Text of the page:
Design-Build Institute of America (DBIA) has named the winners for the 2016 Design-Build Project/Team Awards. The program, now in its 21st year, was established to recognize exemplary collaboration and integration in design-build projects.
Award-winners were evaluated and picked by a panel of expert judges in 10 categories.
Los Angeles International Airport central utility plant replacement project, a Clark/McCarthy joint venture, provided one of the world’s busiest airports with a modern, state-of-the-art, computer-managed utility plant. The design-build effort greatly improved the reliability and efficiency of the airport’s utility service and helped the owner provide an enhanced passenger experience.
The Public Building Commission of Chicago selected Wight & Company, in collaboration with Skidmore, Owings & Merrill, to provide design-build services for the Chinatown Branch of the Chicago Public Library—a new civic, educational, and social hub for the neighborhood. It features high-performance glass curtain walls, maximizing visibility and, allowing the exterior to present the image of a glowing lantern at night. The building features numerous sustainable elements and was designed and constructed to achieve Leadership in Energy and Environmental Design (LEED) Gold status.
Another civic/assembly project was the Henry B. Gonzalez Convention Center Expansion.The $325-million work comprised an addition of 67,400 m2 (726,000 sf), including exhibit halls, a multi-purpose hall, meeting rooms, a ballroom, loading docks, a kitchen expansion, new administrative offices, and support space. The primary goals of the project were to create contiguous space, gain the ability to host multiple shows simultaneously, and replace the antiquated west building to allow for expansion of Hemisfair Park—all while maintaining continuous operations.
The third winner in this was category was the Royal Gorge Bridge and Park Visitor Center. The original building had been devastated by a fire in 2013. Faced with a compressed timeline and a project without a known budget, the owner selected the Beck Group (involved in architecture, construction, and real-estate development) to rebuild the park’s facilities through a fully integrated design-build delivery model.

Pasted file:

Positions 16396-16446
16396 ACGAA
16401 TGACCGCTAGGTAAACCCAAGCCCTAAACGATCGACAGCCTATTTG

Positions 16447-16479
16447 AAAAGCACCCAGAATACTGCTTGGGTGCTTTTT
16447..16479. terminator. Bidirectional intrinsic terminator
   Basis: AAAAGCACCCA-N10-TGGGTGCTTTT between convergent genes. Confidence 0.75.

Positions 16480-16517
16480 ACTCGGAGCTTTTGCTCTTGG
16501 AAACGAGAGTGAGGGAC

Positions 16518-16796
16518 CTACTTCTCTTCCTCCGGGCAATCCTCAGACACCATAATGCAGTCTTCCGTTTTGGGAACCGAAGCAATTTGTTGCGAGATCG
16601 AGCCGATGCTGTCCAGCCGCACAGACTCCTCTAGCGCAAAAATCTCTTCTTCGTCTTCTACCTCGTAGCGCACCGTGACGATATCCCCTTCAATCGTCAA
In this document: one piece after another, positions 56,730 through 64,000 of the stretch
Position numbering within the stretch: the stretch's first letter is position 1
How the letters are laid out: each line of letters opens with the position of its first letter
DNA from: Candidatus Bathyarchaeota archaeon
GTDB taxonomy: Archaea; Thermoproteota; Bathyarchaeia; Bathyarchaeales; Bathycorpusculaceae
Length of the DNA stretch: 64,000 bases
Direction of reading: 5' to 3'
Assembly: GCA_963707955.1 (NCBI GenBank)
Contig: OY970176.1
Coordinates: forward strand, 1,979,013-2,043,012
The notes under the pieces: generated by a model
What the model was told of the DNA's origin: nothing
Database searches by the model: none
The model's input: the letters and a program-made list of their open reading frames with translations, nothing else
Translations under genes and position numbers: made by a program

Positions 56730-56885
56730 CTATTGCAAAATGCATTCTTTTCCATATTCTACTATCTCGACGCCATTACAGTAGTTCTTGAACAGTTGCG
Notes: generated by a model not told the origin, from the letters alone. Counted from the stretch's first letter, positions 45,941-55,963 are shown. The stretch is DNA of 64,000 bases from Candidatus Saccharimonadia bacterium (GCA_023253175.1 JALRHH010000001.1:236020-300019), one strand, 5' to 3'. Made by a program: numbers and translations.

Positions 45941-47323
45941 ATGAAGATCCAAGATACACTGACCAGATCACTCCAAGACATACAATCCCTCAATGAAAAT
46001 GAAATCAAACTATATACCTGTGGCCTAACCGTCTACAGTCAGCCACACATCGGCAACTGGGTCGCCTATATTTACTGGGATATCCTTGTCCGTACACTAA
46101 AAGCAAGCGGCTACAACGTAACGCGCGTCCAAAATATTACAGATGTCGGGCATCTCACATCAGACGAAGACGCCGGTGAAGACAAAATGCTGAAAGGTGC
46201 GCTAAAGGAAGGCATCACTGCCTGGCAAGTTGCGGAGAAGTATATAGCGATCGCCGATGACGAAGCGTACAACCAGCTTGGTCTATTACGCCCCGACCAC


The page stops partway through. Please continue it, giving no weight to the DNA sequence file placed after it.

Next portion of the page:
Commercial Buildings/Office Buildings
The Gateway Plaza was developed by Construction Racing Group (CRG), designed by Forum Studio, and built by Clayco; it represents a custom design solution to become the headquarters for law firms. Located in Richmond, Virginia, it sets a new standard for office construction, accommodating multiple tenancies, with retail space and parking on lower levels. The 50,000-m2 (538,000-sf), 18-story Class A Office building includes floor-to-ceiling glass and was certified to LEED Gold.
The second winner in the commercial buildings/office buildings category was the Texas Christian University Frog Alley Parking Garage. The Beck Group served as the designer and builder for the 31,900-m2 (343,400-sf) parking garage at Texas Christian University (TCU). The design aligns with the Fort Worth Deco aesthetic of the nearby athletic venues. It was completed on time within nine months, during North Texas’ wettest year on record, and under budget.
The third winner was the Zev Yaroslavsky Family Support Center. On a 3-ha (7-acres) campus, this new LEED Gold 20,000-m2 (216,000-sf), five-story support center and six-level parking structure in the San Fernando Valley consolidated seven L.A. County family services departments into one location which serves the most vulnerable and disadvantaged residents of the Valley. The project created a community-friendly, park-like campus while providing a safe, welcoming, and sustainable environment for the facility’s clients. The project also promotes interdepartmental collaboration among 1000 employees calling the building home.
Cornish College of the Arts: Cornish Commons is a small, private, liberal arts school located in the heart of Seattle’s South Lake Union neighborhood. In 2013, Cornish’s current housing stock was under-served and officials were going to lose the lease on the existing housing facilities. Faced with an urgent problem, the design-build team was able to deliver a state-of-the-art, live/learn facility for students, faculty, and staff on an accelerated schedule.
The Los Angeles Valley College Monarch Center project was the second winner in the category. It required a unique building design facilitating a bookstore, cafeteria, health services center, café and meeting area, and recreational spot for students and faculty. McCarthy Building Companies was brought on as a design-build partner to create a functional and contemporary structure without disrupting the campus environment throughout the construction process.
The Virginia Tech Indoor Athletic Training Facility project was the third winner. This indoor training center is an instrumental asset expanding Virginia Tech’s core brand while supporting the university’s mission, spirit, and philosophy. The 8454-m2 (91,000-sf) center offers ample room for full-contact scrimmages with practice space for football, baseball, softball, and lacrosse teams. The building features roll-up doors for protection against inclement weather, two observation decks, and full stadium lighting. This signature building reflects the spirit of Virginia Tech’s traditions and campus architecture.